Hemingway's Use Of Symbolism In Hills Like White Elephants

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Economy of words: Hemingway’s use of symbolism

Ernest Hemingway’s work polarises audiences with his economy of words. The lack of direct explanation frustrates some readers. On the other hand, some readers marvel at his use of symbolism to help the patient reader understand more about his stories. In “Hills Like White Elephants”, symbols play a large role in helping the reader understand the relationship and decision being made between the American and Jig.
The curtain made of beads is symbolic of the couple’s attitudes toward each other and toward the abortion. It acts as a cover that keeps the actual topic the characters must discuss covered up. For the first part of the stop at the station, Hemingway’s characters seem to engage only in
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Hemingway’s character Jeb comments, “Everything tastes like licorice. Especially all the things you’ve waited so long for, like absinthe.” (27) The man, was a young, stylish, wealthy American as most were on the Ille de France, the stylish ocean liner that made her maiden voyage in mid-1927, about the same time Hemingway wrote this story. (Othfors 1) At this time, the drink was banned in the United States and much of Europe but was referenced often in French literature; seen. The journey aboard the ship was taken by the man to seek out the unknown and mysterious things of Europe, such as the absinthe. He likely also sought companionship, leading him to Jig early in his travels in France. Early in his travels, he likely felt a strong attraction to the mystique of absinthe. As with all things new and shiny, time tends to dull their …show more content…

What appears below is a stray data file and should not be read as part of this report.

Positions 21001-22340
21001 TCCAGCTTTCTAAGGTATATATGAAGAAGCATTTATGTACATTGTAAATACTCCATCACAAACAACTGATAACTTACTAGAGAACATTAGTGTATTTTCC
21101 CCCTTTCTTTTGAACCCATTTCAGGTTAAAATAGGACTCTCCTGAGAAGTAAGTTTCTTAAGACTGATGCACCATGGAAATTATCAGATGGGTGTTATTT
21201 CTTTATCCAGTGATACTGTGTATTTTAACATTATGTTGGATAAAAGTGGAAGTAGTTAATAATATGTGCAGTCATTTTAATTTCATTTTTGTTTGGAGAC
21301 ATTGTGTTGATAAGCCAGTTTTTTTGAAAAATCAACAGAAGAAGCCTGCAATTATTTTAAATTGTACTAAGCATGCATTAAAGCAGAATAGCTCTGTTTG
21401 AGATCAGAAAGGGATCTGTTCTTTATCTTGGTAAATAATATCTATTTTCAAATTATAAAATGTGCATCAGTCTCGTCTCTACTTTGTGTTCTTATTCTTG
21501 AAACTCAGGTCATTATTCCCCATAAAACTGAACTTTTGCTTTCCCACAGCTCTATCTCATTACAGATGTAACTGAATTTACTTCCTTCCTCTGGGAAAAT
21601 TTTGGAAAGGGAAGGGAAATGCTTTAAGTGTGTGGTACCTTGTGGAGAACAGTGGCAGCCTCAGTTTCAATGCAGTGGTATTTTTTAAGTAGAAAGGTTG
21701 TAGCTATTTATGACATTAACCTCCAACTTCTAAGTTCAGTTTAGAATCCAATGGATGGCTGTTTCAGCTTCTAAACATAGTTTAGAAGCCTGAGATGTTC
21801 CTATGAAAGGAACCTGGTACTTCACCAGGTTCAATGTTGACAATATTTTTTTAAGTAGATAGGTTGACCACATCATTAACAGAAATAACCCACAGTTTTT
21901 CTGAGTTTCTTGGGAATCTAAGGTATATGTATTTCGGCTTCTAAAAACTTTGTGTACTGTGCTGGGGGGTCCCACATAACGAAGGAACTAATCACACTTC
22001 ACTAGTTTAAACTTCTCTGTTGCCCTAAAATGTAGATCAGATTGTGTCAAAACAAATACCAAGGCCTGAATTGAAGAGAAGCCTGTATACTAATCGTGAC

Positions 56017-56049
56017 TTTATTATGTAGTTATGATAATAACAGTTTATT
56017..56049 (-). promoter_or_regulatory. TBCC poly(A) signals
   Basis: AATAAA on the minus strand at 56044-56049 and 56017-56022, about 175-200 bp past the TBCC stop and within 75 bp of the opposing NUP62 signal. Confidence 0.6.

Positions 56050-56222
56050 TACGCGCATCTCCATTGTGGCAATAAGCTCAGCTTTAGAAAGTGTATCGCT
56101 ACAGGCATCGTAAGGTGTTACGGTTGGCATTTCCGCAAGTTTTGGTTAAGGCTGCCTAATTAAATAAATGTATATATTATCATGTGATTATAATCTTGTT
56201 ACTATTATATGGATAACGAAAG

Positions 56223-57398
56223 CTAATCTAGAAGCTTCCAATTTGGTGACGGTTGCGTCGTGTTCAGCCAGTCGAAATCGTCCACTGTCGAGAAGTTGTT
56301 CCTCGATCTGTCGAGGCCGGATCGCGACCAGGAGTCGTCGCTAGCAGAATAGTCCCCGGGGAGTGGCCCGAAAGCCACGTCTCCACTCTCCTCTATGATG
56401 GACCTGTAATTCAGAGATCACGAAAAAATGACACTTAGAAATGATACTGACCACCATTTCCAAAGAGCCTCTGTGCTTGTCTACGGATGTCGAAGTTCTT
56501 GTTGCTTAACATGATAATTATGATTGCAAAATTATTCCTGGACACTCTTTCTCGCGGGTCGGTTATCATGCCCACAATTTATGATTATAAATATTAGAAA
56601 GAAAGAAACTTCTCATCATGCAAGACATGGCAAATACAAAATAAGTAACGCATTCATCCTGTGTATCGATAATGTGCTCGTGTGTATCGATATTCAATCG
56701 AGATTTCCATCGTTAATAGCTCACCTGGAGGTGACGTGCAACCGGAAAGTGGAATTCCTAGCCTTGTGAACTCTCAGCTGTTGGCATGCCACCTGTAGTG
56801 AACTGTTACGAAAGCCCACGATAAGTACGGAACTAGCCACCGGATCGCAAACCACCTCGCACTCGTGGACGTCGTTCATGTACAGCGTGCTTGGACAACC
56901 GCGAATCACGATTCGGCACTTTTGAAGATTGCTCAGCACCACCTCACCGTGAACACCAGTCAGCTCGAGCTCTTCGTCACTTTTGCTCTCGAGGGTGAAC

One side is hot, dry and shadeless with rolling hills. The story begins with her describing the hills as “white elephants” (Hemingway 9) . The hills, resembling an expectant mother’s abdomen, symbolize pregnancy. This side represents her pregnancy as an unwanted burden. The American is dismissive of Jig’s description of the hills, because he already has his mind made up to abort the fetus and need not ponder any further. There is a shift in Jig’s thinking toward keeping the baby when she says to the man, “They don’t really look like white elephants.” (Hemingway 36) She is beginning to see the beauty in the hills. Next, she looks to the other side of the tracks where she sees a fertile river valley with mountains in the background. This side represents the beauty of having a child. She begins thinking of the completeness that would come if she were to keep the fetus. She says to the man, “we could have everything.” (Hemingway 73) Jig looks to the beautiful, lush landscape as if she is looking for advice on whether to keep the fetus. The symbolism is lost on the American, he does not require further contemplation, he has his mind made up. “They sat down at the table and the girl looked across at the hills… and the man looked at her and the table.” (Hemingway 90) Finally, the author references the other, fertile, side again when the man sees that Jig is unwilling to have

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